Heineken Cup final: Ulster will be very physical – Leinster’s Schmidt

Leinster coach Joe Schmidt expects Ulster to employ a "physical" tactic when his side look to win their third Heineken Cup

By Breandán Ó hUallacháin
brian o'driscoll
Ireland captain Brian O'Driscoll will play in his third Heineken Cup final with Leinster Photo: Paul Walsh

brian o'driscoll

Leinster head coach Joe Schmidt is expecting a “physical” Ulster challenge when the two-time champions meet the northerners in the 17th Heineken Cup final at Twickenham on Saturday.

For the first time in the history of European rugby’s biggest club competition, it will be an all-Irish affair, and the holders go into the match with an unbeaten record this season, following seven victories and a draw.

Schmidt’s side are aiming to become the first team to go through an entire Heineken Cup campaign unbeaten, while Ulster – winners in 1999 in Dublin – will be hoping to join Munster and Leinster as two-time winners of the Cup.

The Leinster-men are strong favourites to become only the second side after Leicester Tigers to retain the trophy, and victory would also secure a third tournament success for them in four years – a feat teams such as Toulouse, Leicester and Munster have failed to achieve.

With 82,000 fans expected to pack into the home of English rugby, concern has been expressed about the ability of Leinster to deal with the overwhelming favourites’ tag.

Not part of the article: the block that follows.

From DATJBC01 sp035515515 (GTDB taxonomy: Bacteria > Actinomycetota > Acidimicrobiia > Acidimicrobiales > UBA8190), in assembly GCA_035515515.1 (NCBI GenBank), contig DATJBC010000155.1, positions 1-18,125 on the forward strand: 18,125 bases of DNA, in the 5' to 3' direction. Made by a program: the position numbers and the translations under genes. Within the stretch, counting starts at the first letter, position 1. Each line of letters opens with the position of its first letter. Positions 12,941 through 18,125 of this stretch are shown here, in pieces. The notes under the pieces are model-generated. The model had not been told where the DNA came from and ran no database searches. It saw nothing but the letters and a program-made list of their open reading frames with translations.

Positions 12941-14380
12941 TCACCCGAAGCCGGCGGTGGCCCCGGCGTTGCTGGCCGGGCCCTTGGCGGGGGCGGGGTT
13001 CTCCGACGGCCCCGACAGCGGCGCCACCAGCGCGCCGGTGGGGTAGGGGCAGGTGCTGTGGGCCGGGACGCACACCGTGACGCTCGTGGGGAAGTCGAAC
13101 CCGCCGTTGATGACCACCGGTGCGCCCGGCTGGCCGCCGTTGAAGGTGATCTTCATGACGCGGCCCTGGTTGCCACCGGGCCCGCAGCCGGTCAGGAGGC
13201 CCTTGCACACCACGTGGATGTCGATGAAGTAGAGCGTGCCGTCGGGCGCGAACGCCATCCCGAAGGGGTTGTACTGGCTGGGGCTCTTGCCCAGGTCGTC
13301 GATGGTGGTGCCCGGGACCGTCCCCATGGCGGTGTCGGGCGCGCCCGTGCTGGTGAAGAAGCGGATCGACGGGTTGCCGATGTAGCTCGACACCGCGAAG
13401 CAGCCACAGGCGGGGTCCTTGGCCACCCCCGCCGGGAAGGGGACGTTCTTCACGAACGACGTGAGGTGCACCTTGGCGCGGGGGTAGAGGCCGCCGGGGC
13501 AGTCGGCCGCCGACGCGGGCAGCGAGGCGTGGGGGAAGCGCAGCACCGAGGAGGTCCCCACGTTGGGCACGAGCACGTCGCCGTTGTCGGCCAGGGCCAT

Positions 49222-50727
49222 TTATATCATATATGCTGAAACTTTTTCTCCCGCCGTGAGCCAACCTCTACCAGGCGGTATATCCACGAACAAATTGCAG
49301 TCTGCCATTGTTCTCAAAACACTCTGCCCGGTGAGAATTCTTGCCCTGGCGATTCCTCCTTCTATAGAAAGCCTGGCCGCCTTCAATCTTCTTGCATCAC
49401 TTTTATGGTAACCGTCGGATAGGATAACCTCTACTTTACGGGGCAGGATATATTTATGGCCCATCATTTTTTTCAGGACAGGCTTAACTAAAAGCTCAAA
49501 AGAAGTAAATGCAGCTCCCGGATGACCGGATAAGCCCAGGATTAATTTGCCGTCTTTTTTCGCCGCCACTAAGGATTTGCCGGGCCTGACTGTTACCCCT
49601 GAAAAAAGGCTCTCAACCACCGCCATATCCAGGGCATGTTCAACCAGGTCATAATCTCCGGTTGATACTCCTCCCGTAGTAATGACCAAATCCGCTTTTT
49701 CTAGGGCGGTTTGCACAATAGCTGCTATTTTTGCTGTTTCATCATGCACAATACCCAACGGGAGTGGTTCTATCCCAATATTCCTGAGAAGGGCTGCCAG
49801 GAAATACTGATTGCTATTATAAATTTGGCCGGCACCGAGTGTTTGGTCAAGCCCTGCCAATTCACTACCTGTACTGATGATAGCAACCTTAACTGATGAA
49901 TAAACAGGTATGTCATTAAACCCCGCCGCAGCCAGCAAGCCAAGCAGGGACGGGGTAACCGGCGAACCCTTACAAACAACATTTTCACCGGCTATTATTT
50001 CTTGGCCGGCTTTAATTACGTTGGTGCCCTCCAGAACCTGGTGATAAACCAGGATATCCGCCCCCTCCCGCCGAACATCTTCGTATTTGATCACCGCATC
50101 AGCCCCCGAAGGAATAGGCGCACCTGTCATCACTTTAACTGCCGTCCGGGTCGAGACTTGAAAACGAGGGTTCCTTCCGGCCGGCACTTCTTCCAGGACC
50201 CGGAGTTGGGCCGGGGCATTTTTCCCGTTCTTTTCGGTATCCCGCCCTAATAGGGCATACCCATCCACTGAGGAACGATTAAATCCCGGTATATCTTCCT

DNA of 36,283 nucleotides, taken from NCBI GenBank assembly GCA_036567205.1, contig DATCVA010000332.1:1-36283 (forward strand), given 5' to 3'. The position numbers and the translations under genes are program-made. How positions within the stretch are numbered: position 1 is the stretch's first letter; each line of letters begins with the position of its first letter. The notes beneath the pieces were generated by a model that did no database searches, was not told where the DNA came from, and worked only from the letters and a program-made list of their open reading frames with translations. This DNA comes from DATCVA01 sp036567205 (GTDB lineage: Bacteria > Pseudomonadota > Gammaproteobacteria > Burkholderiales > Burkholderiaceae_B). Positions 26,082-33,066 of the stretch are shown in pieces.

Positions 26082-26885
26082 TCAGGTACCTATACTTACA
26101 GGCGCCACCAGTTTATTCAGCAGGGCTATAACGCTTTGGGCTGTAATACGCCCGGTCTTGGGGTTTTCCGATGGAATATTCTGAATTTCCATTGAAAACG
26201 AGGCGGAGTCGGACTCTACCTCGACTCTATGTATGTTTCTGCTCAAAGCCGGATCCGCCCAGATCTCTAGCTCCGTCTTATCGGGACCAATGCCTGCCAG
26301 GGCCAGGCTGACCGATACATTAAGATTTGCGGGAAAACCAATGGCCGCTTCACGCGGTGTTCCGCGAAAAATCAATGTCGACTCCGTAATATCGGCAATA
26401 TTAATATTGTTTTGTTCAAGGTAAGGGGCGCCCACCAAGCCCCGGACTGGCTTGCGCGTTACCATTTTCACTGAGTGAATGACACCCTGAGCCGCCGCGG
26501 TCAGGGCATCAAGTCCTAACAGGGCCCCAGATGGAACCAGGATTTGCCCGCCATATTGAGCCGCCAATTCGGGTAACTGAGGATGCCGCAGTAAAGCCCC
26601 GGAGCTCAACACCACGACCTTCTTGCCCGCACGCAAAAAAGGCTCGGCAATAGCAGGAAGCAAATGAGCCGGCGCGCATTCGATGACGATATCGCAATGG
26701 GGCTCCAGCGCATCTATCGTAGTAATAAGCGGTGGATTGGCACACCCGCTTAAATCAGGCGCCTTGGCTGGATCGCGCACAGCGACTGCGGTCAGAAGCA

“If you can’t live with the pressure of the favourites’ tag you don’t deserve to be where you are,” Schmidt told the BBC.

“We know Ulster are going to take a leaf out of the same book as Clermont [who they beat in the Heineken Cup semi-final] and Glasgow [who they beat in the Pro 12 semi-final] and be very physical.

“It will be a case of having to freshen things up as we go.”

Leinster have already proven in the past that they can produce the goods when challenged, as they did in last year’s final.

For Ulster, they are entering waters unchartered since the stellar days of 1999 and their famous victory at the home of Irish rugby.

The addition of players such as Ruan Pieenar, John Afoa, Johann Muller and Pedrie Wannenburg has added steel, strength and skill to this side.

It should be remembered, however, that Ulster came through a group that included dual former Heineken Cup champions Leicester, and cash-rich Clermont Auvergne, and they went to Thomond Park and defeated Munster on their route to Twickenham.

And Brian McLaughlin, in his final game in charge of his native province, insisted his side are ready to win their first Heineken Cup crown in 13 years.

“It should be a fantastic occasion and a great game,” McLaughlin told the BBC.

“The boys are ready. We have had a great couple of weeks leading into it. We feel there is an opportunity waiting for us and it is important we show what we are capable of.”


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